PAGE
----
What You'll Get
Contrary to popular belief, all the world is not a stage—sometimes people just say things to get attention. See an actual stage with this deal to see The Smell of the Kill at Temple Theatre. For $26, you get two tickets for main-floor center seating. Choose between the following performances:
- Thursday, April 4, at 7 p.m. (up to a $42.34 value, including all fees)
- Friday, April 5, at 8 p.m. (up to a $51.62 value, including all fees)<p>
Doors open one hour before showtime.
The Smell of the Kill
Long acquaintances but never fond friends, Nicky, Debra, and Molly find the dull routine of their monthly couples’ dinners dramatically disrupted one evening. As their husbands practice their golf strokes offstage, the three women gradually reveal the dark realities behind their marriages, to the tune of embezzlement, stalking, and affairs. As luck would have it, the guys manage to lock themselves in the basement meat locker, and their wives face a diabolical and darkly comic choice: free their husbands, or leave them to their freezer-burnt fate? The Gazette praised Michele Lowe’s play for “the Mamet-ish banter, the quick-fire jokes and the emotional violence,” which offer plenty of meaty dialogue for the leading ladies.
The Fine Print
Expiration varies. Limit 4 per person. Valid only for option purchased. Redeem on day of show for tickets at venue box office. Must show valid ID matching name on voucher at Temple Theatre. Refundable only on day of purchase. Must redeem together to sit together. Discount reflects Temple Theatre's current ticket prices-price may differ on day of the event. Doors open 1 hour before showtime. For ADA seating, call box office promptly upon receipt of voucher - availability is limited. Merchant is solely responsible to purchasers for the care and quality of the advertised goods and services.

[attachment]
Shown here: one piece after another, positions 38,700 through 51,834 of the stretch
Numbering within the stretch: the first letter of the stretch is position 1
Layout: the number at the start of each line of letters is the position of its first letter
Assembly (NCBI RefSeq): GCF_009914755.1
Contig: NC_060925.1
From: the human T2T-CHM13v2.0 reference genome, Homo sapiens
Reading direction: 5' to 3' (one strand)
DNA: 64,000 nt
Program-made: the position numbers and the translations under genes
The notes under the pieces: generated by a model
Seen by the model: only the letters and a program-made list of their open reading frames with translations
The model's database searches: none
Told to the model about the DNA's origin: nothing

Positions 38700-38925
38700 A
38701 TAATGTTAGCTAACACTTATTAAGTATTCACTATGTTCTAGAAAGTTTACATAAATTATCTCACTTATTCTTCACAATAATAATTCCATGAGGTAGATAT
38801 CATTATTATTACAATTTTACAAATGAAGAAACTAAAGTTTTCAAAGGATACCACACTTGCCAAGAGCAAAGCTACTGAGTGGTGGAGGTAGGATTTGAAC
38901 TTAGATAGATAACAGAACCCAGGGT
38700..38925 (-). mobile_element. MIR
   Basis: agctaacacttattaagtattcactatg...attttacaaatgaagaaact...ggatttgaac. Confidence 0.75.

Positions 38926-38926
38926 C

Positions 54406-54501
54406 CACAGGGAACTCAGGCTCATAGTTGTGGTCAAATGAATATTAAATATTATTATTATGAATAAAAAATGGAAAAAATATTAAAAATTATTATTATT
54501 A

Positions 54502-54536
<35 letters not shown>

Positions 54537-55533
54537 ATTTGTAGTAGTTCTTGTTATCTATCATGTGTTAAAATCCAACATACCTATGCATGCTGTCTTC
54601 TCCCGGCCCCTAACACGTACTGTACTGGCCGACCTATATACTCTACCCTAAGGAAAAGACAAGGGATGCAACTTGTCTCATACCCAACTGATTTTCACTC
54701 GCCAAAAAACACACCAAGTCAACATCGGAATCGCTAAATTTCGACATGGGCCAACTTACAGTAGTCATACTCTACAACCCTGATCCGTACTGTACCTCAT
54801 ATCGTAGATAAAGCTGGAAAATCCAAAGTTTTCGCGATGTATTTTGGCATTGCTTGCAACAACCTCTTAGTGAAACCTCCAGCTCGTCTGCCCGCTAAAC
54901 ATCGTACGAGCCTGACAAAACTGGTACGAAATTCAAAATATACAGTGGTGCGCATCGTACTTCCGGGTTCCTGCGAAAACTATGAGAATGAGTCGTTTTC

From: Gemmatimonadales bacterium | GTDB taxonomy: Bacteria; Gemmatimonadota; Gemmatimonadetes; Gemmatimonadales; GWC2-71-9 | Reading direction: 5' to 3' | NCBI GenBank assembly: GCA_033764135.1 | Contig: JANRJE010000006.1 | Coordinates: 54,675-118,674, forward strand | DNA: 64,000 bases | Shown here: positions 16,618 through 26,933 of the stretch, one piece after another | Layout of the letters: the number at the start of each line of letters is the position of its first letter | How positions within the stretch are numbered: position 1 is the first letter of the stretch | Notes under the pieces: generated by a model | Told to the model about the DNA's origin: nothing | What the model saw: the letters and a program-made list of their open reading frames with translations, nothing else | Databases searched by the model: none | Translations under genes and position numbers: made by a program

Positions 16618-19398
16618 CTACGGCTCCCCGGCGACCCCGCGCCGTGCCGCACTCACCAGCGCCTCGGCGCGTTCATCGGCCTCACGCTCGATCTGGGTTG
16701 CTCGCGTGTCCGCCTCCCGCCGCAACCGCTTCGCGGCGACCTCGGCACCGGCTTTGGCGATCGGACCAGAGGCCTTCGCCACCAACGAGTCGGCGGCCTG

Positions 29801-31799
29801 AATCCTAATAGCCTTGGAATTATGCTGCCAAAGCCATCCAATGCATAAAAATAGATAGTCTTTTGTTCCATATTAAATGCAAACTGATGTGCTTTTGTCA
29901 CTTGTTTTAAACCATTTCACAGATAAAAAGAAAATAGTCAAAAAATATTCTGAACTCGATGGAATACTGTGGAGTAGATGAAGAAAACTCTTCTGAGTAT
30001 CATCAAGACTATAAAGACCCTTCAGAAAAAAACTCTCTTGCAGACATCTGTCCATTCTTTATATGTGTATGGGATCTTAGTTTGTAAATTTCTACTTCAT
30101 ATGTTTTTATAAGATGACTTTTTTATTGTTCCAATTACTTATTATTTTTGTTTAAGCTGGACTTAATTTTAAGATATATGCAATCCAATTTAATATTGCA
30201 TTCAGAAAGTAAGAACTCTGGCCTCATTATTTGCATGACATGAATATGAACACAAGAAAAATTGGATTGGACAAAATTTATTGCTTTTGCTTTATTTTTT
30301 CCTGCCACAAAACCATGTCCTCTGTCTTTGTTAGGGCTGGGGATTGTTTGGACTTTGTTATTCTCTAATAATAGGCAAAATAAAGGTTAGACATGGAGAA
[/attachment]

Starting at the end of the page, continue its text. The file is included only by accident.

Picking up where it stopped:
About Temple Theatre
Built in 1925, the Temple Theatre first served as a vaudeville venue, later becoming a host for road shows, burlesque, and movies. However, the theatre closed in 1965, and would be subjected to disrepair, vandalism, and skeleton xylophone recitals for more than 15 years. A 1981 restoration project returned the theatre to its former glory. Today, seated under the gilded chandelier and wooden trim, theatergoers lose themselves in the thoughtful dramas enacted upon the stage.